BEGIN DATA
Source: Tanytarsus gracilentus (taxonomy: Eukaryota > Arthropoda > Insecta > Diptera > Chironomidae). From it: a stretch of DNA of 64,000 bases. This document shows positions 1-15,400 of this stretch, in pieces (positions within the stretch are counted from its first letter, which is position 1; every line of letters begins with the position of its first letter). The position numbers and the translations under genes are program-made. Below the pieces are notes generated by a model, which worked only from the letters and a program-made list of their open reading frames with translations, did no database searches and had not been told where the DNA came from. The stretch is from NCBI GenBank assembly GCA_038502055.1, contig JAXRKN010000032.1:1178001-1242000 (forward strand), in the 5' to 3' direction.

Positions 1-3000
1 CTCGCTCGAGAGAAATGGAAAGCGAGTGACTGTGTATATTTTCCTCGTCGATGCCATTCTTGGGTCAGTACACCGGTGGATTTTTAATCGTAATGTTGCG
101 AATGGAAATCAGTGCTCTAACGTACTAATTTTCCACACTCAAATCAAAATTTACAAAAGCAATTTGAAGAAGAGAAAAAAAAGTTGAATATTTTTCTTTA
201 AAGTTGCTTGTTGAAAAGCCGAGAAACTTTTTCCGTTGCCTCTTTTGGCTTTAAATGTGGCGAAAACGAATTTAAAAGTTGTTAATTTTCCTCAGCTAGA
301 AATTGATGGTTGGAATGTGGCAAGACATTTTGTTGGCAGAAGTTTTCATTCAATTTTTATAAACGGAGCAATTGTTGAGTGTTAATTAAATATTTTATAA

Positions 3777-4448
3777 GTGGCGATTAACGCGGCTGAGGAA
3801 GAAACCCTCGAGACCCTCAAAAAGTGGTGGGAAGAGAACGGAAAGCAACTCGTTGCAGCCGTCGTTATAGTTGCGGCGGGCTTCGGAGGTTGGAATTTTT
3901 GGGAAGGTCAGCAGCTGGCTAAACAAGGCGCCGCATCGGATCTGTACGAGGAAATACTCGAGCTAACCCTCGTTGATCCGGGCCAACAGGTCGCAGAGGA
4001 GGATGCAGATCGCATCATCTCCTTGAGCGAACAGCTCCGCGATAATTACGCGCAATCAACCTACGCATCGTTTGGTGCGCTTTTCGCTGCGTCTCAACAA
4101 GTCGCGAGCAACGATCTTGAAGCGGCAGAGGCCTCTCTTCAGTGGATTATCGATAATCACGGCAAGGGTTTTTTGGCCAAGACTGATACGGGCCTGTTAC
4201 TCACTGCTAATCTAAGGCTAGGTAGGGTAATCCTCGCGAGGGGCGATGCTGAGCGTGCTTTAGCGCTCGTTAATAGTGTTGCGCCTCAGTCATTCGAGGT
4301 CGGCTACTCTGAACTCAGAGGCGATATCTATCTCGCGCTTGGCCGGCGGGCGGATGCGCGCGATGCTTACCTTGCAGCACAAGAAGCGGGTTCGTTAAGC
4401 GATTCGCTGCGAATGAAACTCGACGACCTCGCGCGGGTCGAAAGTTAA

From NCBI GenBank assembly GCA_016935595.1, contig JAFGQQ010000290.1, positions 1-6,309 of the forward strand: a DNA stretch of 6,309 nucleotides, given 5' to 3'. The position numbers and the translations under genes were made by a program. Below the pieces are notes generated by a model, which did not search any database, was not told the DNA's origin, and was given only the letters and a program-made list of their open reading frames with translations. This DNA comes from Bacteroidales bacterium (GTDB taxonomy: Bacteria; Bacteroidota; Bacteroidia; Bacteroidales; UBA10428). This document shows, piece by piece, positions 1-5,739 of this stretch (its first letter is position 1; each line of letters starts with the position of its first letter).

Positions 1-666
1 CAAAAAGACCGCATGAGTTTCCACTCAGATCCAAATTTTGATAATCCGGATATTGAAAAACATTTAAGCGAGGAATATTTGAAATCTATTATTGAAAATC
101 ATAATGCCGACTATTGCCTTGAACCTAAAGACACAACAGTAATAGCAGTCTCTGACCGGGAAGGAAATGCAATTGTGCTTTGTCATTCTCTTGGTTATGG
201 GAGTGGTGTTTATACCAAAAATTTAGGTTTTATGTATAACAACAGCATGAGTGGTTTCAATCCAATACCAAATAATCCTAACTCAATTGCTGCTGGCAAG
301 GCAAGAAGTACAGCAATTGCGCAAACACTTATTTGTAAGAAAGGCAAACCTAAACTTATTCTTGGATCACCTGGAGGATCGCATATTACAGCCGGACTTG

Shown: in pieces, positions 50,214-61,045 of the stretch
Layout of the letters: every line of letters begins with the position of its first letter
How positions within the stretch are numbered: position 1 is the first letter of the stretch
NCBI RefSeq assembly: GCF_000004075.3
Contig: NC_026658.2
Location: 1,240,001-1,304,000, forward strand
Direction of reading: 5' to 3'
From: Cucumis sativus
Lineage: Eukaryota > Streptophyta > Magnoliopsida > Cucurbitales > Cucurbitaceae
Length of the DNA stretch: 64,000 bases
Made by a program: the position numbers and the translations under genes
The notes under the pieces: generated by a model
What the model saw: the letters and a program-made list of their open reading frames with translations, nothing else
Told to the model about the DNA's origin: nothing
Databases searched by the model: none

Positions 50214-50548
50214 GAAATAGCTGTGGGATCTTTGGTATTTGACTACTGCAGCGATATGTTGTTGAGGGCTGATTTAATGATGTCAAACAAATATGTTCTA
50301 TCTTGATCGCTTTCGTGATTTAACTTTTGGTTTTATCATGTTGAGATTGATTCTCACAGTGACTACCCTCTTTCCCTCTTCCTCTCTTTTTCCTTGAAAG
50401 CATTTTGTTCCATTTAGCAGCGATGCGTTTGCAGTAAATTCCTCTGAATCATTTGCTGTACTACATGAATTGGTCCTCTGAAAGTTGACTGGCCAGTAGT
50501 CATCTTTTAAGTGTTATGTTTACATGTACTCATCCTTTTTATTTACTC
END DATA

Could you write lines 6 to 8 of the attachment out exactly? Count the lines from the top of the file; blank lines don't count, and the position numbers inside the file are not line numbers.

301 AATTGATGGTTGGAATGTGGCAAGACATTTTGTTGGCAGAAGTTTTCATTCAATTTTTATAAACGGAGCAATTGTTGAGTGTTAATTAAATATTTTATAA

Positions 3777-4448
3777 GTGGCGATTAACGCGGCTGAGGAA